Recent field-scale tests of GMO wheat designed to repel aphids have shown the new GMO crop variety is nearly completely ineffective.
This is yet another show of just how much genetically modified agricultural crops (GMO crops) consistently fail to live up to the hype placed on them. The GMO wheat designed to repel aphids was a total flop — one that cost several million dollars it should be remembered.
The new GMO wheat was theorized to be able to repel aphids via the ability to produce a “special smell”, that supposedly the aphids would avoid.
Given that a field of monoculture agricultural crops is essentially a open buffet to many species of insects, I admit to being very skeptical as to how anyone could in good faith believe that this strategy would work. Would a simple smell-deterrent work to keep hungry humans from a huge “field” of barbecued meat?
Unsurprisingly, despite the very poor field results the researchers intend to press ahead. (Towards some sort of “glorious future” where everything is under absolute human control no doubt. A surrogate heaven for those with that sort of belief system I suppose.)
Reuters provides more information:
The work at Britain’s Rothamsted Research institute in southern England was the first test of a crop engineered to release an anti-insect pheromone, or smell, and it provoked protests from anti-GM activists who threatened — but failed — to rip up the plants.
While the crop survived human attack, however, it fared less well against the aphids. Results from the five-year project published in the journal Scientific Reports on Thursday showed the GM wheat did not repel aphid pests in the field as hoped, despite initial success in laboratory tests.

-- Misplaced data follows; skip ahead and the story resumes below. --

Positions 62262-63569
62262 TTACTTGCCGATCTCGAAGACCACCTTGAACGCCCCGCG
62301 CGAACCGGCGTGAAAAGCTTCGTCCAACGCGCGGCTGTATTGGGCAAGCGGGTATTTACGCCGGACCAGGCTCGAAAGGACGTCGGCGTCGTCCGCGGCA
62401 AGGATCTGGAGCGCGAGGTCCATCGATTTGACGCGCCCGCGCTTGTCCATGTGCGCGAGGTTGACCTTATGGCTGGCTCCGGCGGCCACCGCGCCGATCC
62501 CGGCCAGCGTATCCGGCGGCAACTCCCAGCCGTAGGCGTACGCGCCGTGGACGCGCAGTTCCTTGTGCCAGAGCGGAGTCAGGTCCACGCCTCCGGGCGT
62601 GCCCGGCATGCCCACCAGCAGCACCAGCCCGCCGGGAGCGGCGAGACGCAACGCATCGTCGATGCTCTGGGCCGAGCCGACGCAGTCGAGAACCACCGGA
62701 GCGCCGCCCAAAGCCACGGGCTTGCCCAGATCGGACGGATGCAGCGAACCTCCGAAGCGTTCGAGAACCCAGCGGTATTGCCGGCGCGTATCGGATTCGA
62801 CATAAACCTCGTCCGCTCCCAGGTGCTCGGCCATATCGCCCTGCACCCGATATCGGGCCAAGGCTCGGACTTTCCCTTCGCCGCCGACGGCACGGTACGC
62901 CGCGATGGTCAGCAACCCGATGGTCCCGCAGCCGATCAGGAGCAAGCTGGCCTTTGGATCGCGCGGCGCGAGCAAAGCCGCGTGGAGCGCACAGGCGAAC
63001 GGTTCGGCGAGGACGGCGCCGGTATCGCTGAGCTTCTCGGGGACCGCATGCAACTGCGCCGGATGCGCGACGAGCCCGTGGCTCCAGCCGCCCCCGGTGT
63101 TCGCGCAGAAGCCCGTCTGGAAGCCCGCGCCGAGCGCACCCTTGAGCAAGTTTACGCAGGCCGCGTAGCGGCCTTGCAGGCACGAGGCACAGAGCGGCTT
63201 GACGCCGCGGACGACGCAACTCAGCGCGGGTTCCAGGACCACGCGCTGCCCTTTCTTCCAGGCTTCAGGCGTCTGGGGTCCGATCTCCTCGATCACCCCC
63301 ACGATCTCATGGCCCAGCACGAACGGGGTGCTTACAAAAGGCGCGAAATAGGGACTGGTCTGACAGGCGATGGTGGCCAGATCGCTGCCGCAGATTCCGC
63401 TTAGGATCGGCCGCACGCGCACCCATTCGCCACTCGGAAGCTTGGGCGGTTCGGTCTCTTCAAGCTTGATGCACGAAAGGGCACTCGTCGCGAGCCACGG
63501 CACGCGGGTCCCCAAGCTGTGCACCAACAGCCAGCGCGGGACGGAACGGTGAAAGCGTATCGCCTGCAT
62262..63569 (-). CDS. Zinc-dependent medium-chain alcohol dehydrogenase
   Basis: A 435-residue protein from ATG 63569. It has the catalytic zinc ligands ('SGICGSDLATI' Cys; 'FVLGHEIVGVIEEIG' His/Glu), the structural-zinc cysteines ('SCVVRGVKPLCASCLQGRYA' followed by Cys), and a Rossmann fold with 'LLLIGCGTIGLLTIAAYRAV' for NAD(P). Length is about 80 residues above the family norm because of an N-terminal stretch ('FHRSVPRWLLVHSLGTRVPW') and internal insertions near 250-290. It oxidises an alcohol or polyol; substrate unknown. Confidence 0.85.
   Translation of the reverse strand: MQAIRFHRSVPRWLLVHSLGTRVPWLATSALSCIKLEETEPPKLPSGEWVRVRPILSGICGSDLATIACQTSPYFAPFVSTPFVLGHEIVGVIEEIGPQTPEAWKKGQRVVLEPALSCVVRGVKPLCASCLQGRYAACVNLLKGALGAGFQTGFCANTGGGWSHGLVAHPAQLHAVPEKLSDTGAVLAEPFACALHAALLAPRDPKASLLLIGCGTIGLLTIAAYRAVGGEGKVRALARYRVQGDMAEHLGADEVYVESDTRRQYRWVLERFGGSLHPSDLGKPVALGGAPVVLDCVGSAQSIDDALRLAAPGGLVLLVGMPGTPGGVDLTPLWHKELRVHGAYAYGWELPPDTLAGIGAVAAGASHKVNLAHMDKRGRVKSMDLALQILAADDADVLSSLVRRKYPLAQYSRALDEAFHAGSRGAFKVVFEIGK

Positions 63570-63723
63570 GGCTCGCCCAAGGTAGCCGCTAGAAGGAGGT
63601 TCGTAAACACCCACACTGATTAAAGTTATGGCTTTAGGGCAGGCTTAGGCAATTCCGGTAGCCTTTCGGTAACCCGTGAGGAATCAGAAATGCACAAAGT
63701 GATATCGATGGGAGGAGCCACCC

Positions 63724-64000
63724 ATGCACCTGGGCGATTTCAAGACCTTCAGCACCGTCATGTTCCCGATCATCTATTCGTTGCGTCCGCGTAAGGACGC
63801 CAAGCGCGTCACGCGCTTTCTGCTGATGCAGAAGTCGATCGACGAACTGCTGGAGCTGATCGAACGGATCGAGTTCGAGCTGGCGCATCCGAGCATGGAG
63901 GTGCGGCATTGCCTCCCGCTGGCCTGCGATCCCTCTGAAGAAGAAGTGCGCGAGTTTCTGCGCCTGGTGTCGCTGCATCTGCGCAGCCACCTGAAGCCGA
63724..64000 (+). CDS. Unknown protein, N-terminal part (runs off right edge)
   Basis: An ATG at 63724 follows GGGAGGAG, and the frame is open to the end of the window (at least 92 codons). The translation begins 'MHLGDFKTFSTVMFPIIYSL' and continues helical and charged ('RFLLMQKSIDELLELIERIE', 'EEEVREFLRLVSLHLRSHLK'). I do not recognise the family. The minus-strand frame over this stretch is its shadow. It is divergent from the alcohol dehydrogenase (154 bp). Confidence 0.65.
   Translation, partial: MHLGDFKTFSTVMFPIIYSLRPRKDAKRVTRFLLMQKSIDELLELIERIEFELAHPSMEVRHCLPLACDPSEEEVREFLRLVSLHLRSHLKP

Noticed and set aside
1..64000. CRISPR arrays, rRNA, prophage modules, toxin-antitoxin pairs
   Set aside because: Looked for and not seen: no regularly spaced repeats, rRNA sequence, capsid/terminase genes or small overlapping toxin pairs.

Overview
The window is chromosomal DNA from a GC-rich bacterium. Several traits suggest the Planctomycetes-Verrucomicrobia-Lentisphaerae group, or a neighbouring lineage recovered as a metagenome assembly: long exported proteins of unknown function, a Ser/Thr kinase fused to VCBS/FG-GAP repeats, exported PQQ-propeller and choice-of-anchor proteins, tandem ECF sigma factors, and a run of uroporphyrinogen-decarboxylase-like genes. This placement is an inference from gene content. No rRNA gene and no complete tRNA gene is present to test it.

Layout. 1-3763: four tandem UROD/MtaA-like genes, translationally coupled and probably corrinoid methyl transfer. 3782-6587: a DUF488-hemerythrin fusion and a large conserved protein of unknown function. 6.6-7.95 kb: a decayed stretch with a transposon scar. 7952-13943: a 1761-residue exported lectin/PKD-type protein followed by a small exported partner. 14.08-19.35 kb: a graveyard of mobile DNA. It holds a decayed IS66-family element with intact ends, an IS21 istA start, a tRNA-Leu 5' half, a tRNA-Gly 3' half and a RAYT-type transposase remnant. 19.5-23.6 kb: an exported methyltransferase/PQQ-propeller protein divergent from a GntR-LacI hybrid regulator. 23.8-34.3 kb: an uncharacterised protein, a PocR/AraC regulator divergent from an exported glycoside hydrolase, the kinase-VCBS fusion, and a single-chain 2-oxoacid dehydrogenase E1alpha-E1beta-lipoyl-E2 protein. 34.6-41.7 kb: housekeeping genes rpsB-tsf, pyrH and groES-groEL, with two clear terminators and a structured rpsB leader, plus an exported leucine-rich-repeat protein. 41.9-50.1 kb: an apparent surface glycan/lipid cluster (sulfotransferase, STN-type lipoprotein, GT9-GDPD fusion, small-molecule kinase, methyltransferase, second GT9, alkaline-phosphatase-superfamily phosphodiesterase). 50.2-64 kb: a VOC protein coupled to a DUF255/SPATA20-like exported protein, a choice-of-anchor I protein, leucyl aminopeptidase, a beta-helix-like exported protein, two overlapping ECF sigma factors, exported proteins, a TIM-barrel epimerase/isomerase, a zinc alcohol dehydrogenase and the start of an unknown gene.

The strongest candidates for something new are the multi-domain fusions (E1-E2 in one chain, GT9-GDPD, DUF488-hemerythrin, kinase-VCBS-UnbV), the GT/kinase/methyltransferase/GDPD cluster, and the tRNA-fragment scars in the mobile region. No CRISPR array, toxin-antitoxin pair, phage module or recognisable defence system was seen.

The Rothamsted team added genes to make the wheat produce the pheromone (E)-beta-farnesene, which is found naturally in other plants, including peppermint, and acts as an alarm call telling aphids to disperse. It is not clear why the GM crop failed to work as expected but scientists said the aphids may have simply become attuned to the constant alarm signal, in the same way that people get used a car alarm that never stops ringing.
What a surprise. A gross oversimplification accompanied by assumptions, leading to complete ineffectivity. In other words — the hallmark trait of “findings” produced in a “controlled environment” being subjected to a world with far greater interactions, contexts, inputs, and motives.
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